Deskside with David: New Leader Takes the Helm at BCDC
It turns out that Larry Goldzband and I were wandering the same marble hallways of Washington, DC, 30 years ago, long before San Francisco Bay brought us together.
In 1983, Larry was working on the staff of a liberal Republican Congressman from Manhattan (before that species was banished from the U.S. Congress). Rep. Bill Green had a stellar voting record for the environment and against building more nuclear weapons. I was a DC lobbyist for Friends of the Earth, trying to get Congress to put the brakes on Ronald Reagan’s nuclear weapons buildup.
It’s almost possible to be nostalgic for those days, when party allegiance was strong, but not absolute. Individual Republicans and Democrats teamed up on issues, compromised to resolve disputes – they even spoke in civil tones to each other, most of the time.
Now, as Larry Goldzband becomes the newest executive director of the San Francisco Bay Conservation and Development Commission (BCDC), I see how that experience still shapes his own approach to people and government.
I met Larry when I returned to the Bay Area from Washington, DC, to lead Save The Bay in 1998. He was serving as the California Resources Agency’s Commissioner on BCDC just a few years after Governor Pete Wilson had tried to eliminate BCDC’s funding. Over 14 years, we have shared many observations, and I see valuable assets he has as he takes on this challenging new job.
He’s very familiar with the agency, having served as a BCDC Commissioner for two stints totaling nine years. He has a good sense of humor and perspective – he treats people with respect and he listens. He also appreciates the important contributions of non-governmental organizations to policy development, after many years managing PG&E’s charitable contributions program.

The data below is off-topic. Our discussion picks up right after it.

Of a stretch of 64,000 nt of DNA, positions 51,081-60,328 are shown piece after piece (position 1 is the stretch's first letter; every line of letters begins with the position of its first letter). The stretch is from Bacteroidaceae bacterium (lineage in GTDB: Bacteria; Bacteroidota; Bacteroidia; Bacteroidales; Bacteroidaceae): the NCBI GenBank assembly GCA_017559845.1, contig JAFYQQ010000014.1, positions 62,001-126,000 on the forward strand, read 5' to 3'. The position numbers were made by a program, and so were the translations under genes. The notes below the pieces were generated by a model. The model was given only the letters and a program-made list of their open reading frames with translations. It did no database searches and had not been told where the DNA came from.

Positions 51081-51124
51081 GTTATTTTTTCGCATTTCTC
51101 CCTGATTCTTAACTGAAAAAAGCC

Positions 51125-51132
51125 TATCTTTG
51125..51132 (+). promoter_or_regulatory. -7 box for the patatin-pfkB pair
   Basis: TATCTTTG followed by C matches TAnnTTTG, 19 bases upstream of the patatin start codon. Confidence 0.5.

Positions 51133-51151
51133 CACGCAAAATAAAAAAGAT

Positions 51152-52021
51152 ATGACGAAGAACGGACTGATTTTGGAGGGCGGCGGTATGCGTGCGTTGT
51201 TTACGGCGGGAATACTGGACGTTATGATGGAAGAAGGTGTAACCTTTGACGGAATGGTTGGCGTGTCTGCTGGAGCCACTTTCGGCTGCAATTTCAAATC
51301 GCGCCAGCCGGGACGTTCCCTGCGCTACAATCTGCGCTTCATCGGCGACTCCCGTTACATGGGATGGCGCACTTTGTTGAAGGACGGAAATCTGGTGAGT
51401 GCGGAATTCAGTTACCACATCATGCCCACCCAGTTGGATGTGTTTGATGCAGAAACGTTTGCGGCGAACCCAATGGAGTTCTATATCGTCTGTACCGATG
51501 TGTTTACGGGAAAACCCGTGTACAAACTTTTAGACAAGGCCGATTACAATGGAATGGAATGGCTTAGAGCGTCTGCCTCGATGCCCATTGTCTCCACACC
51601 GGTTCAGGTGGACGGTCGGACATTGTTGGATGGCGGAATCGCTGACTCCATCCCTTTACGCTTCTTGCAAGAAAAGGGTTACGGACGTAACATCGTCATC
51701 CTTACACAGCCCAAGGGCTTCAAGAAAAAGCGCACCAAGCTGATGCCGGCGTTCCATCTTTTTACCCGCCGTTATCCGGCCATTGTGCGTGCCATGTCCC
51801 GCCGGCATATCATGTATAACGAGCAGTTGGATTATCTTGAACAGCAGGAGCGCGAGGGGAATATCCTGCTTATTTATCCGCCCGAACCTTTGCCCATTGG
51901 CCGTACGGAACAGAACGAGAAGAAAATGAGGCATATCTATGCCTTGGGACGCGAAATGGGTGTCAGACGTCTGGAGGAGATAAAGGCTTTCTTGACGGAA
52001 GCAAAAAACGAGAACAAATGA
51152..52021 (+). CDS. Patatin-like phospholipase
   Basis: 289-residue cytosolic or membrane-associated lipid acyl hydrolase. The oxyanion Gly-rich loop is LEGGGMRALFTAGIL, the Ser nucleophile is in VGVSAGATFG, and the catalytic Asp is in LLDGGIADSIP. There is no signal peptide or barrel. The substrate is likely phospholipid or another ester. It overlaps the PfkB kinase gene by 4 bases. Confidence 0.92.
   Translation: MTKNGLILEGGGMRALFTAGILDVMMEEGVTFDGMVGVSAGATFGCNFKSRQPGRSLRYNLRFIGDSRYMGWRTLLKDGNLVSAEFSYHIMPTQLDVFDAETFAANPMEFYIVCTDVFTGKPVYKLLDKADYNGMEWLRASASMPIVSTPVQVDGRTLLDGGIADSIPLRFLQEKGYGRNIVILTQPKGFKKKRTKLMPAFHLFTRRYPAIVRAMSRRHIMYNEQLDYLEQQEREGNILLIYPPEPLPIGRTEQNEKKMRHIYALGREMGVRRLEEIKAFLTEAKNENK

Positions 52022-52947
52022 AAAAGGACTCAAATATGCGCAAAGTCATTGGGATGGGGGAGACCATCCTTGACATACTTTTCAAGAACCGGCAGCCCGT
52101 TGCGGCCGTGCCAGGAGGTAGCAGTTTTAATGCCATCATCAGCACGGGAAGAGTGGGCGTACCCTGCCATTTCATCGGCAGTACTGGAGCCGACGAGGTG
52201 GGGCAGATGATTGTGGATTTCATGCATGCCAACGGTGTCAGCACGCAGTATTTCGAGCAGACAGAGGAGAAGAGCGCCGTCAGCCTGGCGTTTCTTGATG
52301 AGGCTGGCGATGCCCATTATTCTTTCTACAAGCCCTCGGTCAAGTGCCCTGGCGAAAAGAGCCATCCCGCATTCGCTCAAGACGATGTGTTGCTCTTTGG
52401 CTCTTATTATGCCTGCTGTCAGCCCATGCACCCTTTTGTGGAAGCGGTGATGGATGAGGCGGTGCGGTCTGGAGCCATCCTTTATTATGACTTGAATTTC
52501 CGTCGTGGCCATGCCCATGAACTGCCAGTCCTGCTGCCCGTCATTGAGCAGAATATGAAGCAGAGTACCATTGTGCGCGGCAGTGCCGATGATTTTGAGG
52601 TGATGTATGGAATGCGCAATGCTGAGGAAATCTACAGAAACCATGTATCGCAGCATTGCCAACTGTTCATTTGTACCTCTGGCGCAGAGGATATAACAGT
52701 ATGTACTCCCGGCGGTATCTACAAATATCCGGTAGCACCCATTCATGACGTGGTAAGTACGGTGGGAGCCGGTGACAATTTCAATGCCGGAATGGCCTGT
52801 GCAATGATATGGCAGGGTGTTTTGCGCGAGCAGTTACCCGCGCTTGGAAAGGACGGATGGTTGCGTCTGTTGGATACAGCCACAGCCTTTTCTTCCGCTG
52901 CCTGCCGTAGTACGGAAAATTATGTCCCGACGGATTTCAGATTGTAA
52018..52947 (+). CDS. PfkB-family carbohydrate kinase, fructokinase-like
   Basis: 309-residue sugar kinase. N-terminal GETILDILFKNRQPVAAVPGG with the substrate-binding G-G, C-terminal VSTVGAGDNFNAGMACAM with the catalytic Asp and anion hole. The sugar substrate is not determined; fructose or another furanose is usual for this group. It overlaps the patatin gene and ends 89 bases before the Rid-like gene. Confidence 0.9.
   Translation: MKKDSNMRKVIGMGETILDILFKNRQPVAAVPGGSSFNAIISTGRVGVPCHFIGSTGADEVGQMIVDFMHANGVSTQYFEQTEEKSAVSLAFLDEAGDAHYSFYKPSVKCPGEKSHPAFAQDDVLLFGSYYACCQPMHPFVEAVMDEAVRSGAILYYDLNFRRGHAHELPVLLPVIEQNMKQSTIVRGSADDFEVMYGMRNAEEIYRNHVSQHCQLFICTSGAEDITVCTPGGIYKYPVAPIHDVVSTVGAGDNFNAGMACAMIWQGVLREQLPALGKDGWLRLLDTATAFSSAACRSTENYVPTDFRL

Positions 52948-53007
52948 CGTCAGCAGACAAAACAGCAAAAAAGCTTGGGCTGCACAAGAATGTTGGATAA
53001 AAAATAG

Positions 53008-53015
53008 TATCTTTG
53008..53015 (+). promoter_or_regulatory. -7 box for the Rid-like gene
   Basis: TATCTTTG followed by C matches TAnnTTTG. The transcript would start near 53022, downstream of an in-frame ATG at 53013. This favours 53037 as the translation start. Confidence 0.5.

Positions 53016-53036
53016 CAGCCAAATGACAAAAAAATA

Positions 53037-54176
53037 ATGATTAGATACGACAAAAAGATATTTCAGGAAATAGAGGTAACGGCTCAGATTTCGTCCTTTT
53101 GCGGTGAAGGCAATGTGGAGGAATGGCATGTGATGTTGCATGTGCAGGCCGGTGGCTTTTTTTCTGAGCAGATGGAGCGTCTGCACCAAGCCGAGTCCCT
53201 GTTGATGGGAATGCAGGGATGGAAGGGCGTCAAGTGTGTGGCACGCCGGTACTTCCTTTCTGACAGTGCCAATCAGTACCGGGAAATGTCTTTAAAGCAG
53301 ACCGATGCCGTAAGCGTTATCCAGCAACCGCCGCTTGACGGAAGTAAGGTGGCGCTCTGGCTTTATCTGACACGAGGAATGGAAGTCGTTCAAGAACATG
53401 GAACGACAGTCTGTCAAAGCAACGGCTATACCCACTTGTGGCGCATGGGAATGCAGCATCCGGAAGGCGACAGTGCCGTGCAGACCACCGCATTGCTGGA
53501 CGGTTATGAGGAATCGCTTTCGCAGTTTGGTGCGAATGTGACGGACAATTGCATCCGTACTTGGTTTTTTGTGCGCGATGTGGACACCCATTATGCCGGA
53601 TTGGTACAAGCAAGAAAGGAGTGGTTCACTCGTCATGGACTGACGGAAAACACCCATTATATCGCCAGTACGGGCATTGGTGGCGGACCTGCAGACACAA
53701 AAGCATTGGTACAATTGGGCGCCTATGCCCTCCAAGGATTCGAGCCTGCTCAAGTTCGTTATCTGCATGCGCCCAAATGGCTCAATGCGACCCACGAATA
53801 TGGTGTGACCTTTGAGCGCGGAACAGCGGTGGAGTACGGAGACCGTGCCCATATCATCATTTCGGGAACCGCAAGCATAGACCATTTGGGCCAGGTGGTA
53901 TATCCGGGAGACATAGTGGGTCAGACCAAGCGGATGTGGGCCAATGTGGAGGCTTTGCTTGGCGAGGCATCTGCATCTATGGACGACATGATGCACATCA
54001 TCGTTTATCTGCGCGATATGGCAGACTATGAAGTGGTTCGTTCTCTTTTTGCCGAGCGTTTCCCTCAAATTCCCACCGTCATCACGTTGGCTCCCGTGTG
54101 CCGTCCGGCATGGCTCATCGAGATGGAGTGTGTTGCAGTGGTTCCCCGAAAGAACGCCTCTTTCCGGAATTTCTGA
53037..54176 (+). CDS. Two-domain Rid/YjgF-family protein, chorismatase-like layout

He’s taking a challenging job at a challenging time. BCDC has been led for so many years by Will Travis, that no agency staff and few permit applicants have experience with any other Executive Director. State funding is tight, and public agency employee benefits are under attack. Many experienced BCDC staff have retired recently, reducing institutional memory.
BCDC has increased regional awareness of sea level rise impacts coming to the Bay shoreline, and updated its climate change policies last year, but the hard choices about where to restore marshes, reinforce levees, and relocate infrastructure are coming soon.
We all count on BCDC as the Bay’s first line of defense. We’re anxious to work with Larry to help BCDC protect the Bay from emerging threats and capture the tremendous restoration opportunities on the shoreline, and to build on the great accomplishments of the Commission that Save The Bay helped create forty years ago.
- David Lewis, Executive Director